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Scott: Up to 60 employees will return to work when Grand Lucayan reopens

Lucayan Renewal Holdings Chairman Michael Scott, QC, said yesterday that between 50 and 60 employees will return to work when the Grand Lucayan resort on Grand Bahama reopens later this month.

The resort is slated to reopen on March 25.

It was initially set to open on February 1 after being closed in March 2020 ahead of the signing of a heads of agreement for its sale to Royal Caribbean International (RCL) and the ITM Group.

Minister of Tourism Dionisio D’Aguilar has said he doesn’t expect high bookings when the hotel reopens next month.

“It takes a while to get your reservation system back up and running,” he told The Nassau Guardian on February 16.

“I think while there probably are bookings, it’s probably not significant because if any other hotel is to go by most hotels, especially the larger hotels, they are running in the low double digits occupancy. If you look at our three key markets – the United States, Canada and Europe – there’s no way to get to The Bahamas from Europe unless you come on a private plane.

“And if you’re a European, you’re not allowed to go to the United States and we don’t have any non-stop flights because the United Kingdom has their citizenry in a virtual lockdown. They’re discouraging travel to the point where British Airways doesn’t think it would be cost effective to run a flight to The Bahamas.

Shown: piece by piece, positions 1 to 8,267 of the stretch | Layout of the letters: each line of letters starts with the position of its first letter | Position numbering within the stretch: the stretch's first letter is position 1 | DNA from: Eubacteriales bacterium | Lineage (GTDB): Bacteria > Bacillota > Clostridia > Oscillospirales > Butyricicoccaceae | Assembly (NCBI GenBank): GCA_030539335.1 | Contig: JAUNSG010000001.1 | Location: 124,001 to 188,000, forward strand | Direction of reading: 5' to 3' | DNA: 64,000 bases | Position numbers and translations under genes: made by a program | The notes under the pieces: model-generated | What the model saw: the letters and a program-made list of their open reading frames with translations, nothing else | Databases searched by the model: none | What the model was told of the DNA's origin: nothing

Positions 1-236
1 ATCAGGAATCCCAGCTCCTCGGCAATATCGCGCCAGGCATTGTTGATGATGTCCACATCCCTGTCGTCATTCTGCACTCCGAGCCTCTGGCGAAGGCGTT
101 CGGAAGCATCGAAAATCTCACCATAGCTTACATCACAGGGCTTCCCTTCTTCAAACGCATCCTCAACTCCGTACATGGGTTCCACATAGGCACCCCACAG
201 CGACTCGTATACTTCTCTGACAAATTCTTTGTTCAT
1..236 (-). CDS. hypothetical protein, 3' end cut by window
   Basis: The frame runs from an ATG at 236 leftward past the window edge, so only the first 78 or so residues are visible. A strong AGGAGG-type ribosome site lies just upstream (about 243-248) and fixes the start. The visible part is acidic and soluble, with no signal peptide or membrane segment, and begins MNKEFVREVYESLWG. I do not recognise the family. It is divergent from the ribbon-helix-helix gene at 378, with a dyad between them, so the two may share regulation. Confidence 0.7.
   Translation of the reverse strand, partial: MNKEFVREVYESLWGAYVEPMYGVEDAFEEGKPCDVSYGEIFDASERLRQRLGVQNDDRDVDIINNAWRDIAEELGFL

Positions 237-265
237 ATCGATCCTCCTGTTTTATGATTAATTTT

“Then you’ve got Canada, which says no flights from Canada to the Caribbean are going to operate until April 30 at the earliest. There’s a ban on all flights from Canada to the Caribbean, imposed by the Canadian government. So that only leaves the United States, and I have to say, the recent decision to impose a COVID-19 test has unsettled some travelers.”

The government is trying to finalize the sale of the Grand Lucayan, which it purchased in August 2018 for $65 million.

D’Aguilar has said the deal being negotiated now is not the same as the one entered into before the onset of the COVID-19 pandemic.

Last month, he said a consulting arm of KPMG was looking over the transaction to determine if there are areas that need tightening up, or if there was “anything glaring” missed.

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Jasper Ward

Jasper Ward started at The Nassau Guardian in September 2018. Ward covers a wide range of national and social issues. Education: Goldsmiths, University of London, MA in Race, Media and Social Justice

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